THE ‘SILK ROAD’ BETWEEN JAPAN AND UZBEKISTAN
One of the highlights of Tashkent’s rich array of historical and art museums is the Ikuo Hirayama International Caravanserai of Culture. The exterior alone is remarkable, with its two looming buildings surrounded by a garden of cypress trees. However, going inside the building and learning about the life and artwork of its namesake, Ikuo Hirayama, is what truly leaves a lasting impression.
Mr. Hiroyama led an extraordinary life capturing the mystique of Uzbekistan and the Silk Road in his traditional Japanese-style paintings. Today, his legacy continues with the work of the Ikuo Hirayama International Caravanserai of Culture and its aim of bridging Japan, Uzbekistan, and the Silk Road through artistic and cultural exchanges.
Ikuo Hirayama: A Biography
Ikuo Hirayama was born in 1930 in Setoda, Hiroshima Prefecture, Japan. His childhood love of drawing would set the course for his future career in art. Another major event in his formative years – surviving the atomic bomb that fell on Hiroshima in 1945 – would shape his commitment towards peace activism.
He went on to study art and graduated from the Tokyo University of the Arts in 1952, where he specialised in nihonga, or Japanese-style painting. Initially, Mr. Hiroyama focused on Japanese and Buddhist motifs in his artwork. However, in 1966, he visited Turkey as part of an artists’ delegation that set out to examine ruins in the country. This trip sparked Mr. Hiroyama’s fascination with the cultural heritage of the Silk Road, and he would later visit several countries associated with the historic route.
He was especially fascinated with Uzbekistan and the other then-Central Asian Soviet republics and captured the intrigue of the region in his artwork. Mr. Hirayama was able to depict some of Central Asia’s most iconic images – say, elaborate madrassas or traders traveling on camelback – and paint it in the nihonga style’s distinctive combination of detailedness and delicateness.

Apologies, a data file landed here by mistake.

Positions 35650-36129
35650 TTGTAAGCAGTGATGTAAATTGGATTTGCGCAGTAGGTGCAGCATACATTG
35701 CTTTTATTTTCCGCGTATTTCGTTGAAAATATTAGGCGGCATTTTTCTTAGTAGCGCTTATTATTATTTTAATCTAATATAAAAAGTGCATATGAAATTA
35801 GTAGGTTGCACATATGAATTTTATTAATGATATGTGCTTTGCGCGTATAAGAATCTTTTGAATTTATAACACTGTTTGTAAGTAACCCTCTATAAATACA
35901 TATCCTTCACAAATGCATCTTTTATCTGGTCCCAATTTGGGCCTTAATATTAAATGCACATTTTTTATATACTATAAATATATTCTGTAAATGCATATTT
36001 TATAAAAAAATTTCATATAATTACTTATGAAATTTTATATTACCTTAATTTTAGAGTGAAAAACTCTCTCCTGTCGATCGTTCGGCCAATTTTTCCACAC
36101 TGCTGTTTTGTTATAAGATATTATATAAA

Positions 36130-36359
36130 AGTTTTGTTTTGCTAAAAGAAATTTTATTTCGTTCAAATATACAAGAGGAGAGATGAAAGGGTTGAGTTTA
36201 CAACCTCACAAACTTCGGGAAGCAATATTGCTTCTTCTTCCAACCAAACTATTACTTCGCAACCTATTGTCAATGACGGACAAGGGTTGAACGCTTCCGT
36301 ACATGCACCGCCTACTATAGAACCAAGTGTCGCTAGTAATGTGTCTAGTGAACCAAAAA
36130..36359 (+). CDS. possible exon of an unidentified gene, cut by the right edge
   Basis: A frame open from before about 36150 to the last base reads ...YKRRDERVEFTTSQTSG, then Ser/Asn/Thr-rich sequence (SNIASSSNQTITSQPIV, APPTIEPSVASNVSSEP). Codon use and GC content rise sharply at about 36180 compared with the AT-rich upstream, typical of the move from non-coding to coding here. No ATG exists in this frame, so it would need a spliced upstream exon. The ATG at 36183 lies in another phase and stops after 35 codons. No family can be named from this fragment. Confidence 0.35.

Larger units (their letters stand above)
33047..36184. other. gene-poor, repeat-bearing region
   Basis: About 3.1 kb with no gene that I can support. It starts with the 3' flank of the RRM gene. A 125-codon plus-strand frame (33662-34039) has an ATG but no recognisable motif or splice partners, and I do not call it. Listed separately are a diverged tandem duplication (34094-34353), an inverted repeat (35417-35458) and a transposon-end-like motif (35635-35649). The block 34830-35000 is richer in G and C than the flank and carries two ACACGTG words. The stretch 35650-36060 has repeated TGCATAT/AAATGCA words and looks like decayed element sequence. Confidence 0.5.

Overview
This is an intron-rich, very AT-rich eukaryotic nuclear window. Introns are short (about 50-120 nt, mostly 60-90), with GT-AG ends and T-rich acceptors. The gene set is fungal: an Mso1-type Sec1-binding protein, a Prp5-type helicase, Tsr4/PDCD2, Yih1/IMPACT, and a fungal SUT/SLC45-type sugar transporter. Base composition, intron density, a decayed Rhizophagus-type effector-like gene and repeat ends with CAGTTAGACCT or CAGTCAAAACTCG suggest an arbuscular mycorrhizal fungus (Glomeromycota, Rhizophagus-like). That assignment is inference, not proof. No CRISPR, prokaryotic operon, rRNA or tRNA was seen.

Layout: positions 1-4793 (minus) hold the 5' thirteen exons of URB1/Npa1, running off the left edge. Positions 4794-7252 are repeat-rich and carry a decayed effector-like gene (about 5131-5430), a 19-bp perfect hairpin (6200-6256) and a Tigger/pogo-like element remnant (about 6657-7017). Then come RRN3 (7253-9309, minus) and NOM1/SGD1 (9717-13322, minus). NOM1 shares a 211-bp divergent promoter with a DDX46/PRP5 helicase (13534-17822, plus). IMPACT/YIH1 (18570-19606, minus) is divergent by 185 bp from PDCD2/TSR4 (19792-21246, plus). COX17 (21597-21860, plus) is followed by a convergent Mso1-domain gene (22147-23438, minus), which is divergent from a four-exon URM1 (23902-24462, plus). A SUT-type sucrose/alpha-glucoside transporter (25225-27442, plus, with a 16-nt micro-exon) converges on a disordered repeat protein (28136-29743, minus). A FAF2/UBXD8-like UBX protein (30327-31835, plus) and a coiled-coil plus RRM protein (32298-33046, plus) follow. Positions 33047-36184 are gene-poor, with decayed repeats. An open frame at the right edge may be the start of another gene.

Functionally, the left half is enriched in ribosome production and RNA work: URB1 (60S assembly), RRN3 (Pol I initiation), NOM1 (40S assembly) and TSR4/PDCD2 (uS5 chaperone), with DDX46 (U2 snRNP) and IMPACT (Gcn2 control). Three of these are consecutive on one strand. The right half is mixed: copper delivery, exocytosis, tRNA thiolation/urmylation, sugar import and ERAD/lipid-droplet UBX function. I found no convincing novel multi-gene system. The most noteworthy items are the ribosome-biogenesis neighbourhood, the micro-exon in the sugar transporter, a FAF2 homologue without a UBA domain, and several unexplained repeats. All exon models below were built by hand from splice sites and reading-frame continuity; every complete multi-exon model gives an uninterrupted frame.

Mr. Hirayama collected various artifacts from his Silk Road journeys – many of which are currently on display in the Hirayama Ikuo Silk Road Museum in Yamanashi Prefecture, Japan – and campaigned to preserve and restore numerous historical sites that he had encountered in his travels. In the course of his career, he worked alongside such illustrious organizations as UNESCO, the Tokyo National Museum, and the Japan Art Academy Exhibition to promote artistic and cultural treasures from all over the world. Mr. Hiroyama passed away in 2009, but his influence continues to link Japan to Uzbekistan and the Silk Road through the Ikuo Hirayama International Caravanserai of Culture.
The Ikuo Hirayama International Caravanserai of Culture
Ikuo Hirayama’s fascination with the Silk Road extended beyond the visual beauty of these countries. He was also dedicated to reviving the rich traditions of this legendary route. He placed special emphasis on Uzbekistan, as he viewed it as “the historical and spiritual center of the Silk Road [that] connects the countries of the East and West.”1 Furthermore, Mr. Hiroyama’s experience as a survivor of the Hiroshima atomic bomb instilled a commitment in him towards promoting international peace. He believed that cultural diplomacy was a particularly effective tool in learning about other nations and forging friendships based on a mutual understanding and respect towards one another.